Get ready to dive into the powerful and inspiring stories of individuals who have experienced mental health challenges firsthand. This Canadian Mental Health Week, explore the #MyStory theme through a curated book list of biographies and stories that capture the resilience, strength, and unique experiences of those living with mental illness. From personal memoirs to captivating novels, these reads are sure to ignite empathy, understanding, and a greater appreciation for the complexities of mental health.
After the war : surviving PTSD and changing mental health culture
Grenier, Stéphane, 1965- author
The crying book
Christle, Heather, 1980- author
Award-winning poet Heather Christle has just lost a dear friend to suicide and must reckon with her own struggles with depression and the birth of her first child. Told in short, poetic snippets, this book delights and surprises, as well as rigorously examines how mental illness can affect a family across generations and how crying can express women's agency - or lack of agency - in everyday life. Christle's gift is the freshness of her voice and honesty of her approach, both of which create an intimacy with readers as she explores a human behaviour broadly experienced but rarely questioned.
Eleanor Oliphant is completely fine
Honeyman, Gail, author
"Smart, warm, uplifting, the story of an out-of-the-ordinary heroine whose deadpan weirdness and unconscious wit make for an irresistible journey as she realizes the only way to survive is to open her heart. No one's ever told Eleanor that life should be better than fine. Meet Eleanor Oliphant: She struggles with appropriate social skills and tends to say exactly what she's thinking. Nothing is missing in her carefully timetabled life of avoiding social interactions, where weekends are punctuated by frozen pizza, vodka, and phone chats with Mummy. But everything changes when Eleanor meets Raymond, the bumbling and deeply unhygienic IT guy from her office. When she and Raymond together save Sammy, an elderly gentleman who has fallen on the sidewalk, the three become the kinds of friends who rescue one another from the lives of isolation they have each been living. And it is Raymond's big heart that will ultimately help Eleanor find the way to repair her own profoundly damaged one."-- Provided by publisher.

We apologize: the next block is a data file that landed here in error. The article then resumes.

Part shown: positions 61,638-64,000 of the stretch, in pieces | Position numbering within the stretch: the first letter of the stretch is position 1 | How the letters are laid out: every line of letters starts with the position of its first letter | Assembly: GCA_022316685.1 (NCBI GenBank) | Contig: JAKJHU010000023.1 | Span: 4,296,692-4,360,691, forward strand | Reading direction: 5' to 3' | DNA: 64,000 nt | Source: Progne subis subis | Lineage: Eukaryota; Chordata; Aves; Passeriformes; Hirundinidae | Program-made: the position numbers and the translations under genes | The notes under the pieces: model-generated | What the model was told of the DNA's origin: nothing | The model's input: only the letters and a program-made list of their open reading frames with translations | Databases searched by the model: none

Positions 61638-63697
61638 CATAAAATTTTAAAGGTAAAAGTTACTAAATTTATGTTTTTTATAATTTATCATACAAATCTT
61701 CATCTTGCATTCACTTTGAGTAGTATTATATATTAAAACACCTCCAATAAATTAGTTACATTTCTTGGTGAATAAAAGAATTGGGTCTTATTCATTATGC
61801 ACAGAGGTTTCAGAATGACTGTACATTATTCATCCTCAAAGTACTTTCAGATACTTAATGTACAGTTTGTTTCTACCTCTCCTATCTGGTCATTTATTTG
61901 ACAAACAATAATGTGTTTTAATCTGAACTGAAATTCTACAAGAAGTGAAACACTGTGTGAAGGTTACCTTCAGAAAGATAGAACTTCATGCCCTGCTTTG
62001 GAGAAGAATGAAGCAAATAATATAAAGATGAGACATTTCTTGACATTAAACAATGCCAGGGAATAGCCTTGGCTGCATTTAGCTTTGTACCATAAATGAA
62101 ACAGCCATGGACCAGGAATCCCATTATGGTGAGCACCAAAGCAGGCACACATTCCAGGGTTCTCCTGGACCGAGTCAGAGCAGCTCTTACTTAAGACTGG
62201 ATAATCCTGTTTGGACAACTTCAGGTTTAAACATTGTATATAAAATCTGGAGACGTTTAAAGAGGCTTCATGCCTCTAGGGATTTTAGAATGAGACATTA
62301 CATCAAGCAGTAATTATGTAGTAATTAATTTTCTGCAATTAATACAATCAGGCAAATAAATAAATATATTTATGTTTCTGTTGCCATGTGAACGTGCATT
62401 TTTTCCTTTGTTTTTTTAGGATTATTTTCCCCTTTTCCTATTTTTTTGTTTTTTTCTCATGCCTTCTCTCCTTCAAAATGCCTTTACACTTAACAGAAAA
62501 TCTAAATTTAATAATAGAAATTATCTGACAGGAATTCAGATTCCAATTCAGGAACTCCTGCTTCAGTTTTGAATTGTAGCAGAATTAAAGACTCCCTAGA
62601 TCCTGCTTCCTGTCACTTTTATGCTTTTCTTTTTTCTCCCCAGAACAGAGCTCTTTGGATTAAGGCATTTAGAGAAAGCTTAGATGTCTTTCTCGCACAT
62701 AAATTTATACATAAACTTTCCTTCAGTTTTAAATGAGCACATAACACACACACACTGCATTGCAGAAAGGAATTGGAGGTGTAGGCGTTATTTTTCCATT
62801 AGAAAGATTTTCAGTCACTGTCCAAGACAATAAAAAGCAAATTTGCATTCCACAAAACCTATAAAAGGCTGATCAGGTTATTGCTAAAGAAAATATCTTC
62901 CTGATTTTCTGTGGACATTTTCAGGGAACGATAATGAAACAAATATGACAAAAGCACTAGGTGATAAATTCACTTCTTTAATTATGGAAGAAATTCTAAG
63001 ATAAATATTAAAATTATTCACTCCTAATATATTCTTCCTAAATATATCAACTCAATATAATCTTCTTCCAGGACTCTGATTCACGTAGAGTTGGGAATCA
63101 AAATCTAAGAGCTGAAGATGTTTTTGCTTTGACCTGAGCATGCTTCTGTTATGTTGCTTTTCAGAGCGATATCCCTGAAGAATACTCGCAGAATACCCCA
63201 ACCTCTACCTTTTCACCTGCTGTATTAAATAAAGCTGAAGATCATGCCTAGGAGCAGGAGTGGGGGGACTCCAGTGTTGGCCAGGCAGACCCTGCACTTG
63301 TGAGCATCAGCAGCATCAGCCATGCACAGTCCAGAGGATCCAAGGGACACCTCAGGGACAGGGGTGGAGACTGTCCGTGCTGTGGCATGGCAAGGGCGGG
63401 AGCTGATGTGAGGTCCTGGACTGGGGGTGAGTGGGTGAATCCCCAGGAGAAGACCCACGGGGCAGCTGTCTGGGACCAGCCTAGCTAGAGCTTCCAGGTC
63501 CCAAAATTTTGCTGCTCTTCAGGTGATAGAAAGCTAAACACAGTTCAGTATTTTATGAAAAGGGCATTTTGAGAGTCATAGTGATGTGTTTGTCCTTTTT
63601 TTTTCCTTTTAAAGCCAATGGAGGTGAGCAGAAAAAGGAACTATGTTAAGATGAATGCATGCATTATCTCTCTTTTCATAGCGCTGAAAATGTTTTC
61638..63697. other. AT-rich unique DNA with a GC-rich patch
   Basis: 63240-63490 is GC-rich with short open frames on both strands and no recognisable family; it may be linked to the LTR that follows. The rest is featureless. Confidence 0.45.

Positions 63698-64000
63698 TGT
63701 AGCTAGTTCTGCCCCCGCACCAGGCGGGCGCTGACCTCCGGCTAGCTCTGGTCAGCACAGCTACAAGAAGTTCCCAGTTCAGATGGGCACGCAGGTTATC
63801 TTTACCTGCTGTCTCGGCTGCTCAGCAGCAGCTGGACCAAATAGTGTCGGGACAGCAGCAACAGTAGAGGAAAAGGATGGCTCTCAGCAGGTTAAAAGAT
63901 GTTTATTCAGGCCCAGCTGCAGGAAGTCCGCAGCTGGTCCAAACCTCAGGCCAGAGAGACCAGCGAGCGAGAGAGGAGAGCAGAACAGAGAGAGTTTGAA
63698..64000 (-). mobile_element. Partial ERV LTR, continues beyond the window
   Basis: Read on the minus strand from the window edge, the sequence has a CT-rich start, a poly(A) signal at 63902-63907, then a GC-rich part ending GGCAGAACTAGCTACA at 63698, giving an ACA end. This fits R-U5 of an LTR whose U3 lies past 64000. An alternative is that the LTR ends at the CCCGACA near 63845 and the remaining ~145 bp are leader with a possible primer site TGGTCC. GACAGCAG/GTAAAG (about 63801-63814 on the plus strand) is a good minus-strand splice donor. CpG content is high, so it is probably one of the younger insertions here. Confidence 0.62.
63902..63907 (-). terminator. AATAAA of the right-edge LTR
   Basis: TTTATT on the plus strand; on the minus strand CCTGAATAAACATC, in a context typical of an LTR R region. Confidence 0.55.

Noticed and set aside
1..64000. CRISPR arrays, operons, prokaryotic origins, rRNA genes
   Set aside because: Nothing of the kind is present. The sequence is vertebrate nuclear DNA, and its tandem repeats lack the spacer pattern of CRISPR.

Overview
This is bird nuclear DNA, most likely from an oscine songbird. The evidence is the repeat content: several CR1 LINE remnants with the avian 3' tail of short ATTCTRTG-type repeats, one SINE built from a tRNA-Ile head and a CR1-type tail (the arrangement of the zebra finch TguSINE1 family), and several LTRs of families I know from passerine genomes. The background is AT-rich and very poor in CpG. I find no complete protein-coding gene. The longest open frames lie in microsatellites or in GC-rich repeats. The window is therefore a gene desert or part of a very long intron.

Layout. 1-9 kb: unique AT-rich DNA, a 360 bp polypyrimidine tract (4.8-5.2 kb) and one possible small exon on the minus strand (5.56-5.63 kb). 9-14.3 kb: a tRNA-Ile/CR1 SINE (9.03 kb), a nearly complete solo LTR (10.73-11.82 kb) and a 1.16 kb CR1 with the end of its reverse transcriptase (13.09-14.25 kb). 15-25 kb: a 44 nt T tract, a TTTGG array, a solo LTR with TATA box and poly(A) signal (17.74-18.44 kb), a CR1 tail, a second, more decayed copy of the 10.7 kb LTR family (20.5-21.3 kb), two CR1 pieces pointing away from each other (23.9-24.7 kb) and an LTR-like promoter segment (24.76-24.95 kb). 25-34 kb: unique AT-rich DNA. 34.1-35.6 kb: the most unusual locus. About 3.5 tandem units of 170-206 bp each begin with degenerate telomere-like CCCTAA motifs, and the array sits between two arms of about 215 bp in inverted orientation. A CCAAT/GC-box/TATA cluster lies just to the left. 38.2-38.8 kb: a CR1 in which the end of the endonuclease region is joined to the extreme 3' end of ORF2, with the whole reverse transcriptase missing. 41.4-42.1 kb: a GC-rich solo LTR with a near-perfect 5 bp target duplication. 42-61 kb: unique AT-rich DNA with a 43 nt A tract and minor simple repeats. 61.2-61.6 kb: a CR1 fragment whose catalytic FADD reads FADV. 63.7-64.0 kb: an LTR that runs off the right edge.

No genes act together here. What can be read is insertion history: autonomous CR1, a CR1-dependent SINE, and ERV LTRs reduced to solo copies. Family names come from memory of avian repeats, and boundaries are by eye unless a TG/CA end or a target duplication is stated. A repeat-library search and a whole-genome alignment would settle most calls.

Heart berries : a memoir
Mailhot, Terese Marie, author
Guileless and refreshingly honest, Terese Mailhot's debut memoir chronicles her struggle to balance the beauty of her Native heritage with the often desperate and chaotic reality of life on the reservation. Hometown: The Seabird Island Band, B.C.
How it feels to float
Fox, Helena, author
"Sixteen-year-old Biz sees her father every day, though he died when she was seven. When he suddenly disappears, she tumbles into a disaster-land of grief and depression from which she must find her way back."-- Provided by publisher.
A mind spread out on the ground
Elliott, Alicia, author
In an urgent and visceral work that asks essential questions about Native people in North America while drawing on intimate details of her own life and experience with intergenerational trauma, Alicia Elliott offers indispensable insight and understanding to the ongoing legacy of colonialism. What are the links between depression, colonialism and loss of language--both figurative and literal? How does white privilege operate in different contexts? How do we navigate the painful contours of mental illness in loved ones without turning them into their sickness? How does colonialism operate on the level of literary criticism? A Mind Spread Out on the Ground is Alicia Elliott's attempt to answer these questions and more.
Turtles all the way down
Green, John, 1977- author
Sixteen-year-old Aza never intended to pursue the mystery of fugitive billionaire Russell Pickett, but there's a hundred-thousand-dollar reward at stake and her best and most fearless friend, Daisy, is eager to investigate. So together, they navigate the short distance and broad divides that separate them from Russell Pickett's son, Davis. Aza is trying. She is trying to be a good daughter, a good friend, a good student, and maybe even a good detective, while also living within the ever-tightening spiral of her own thoughts.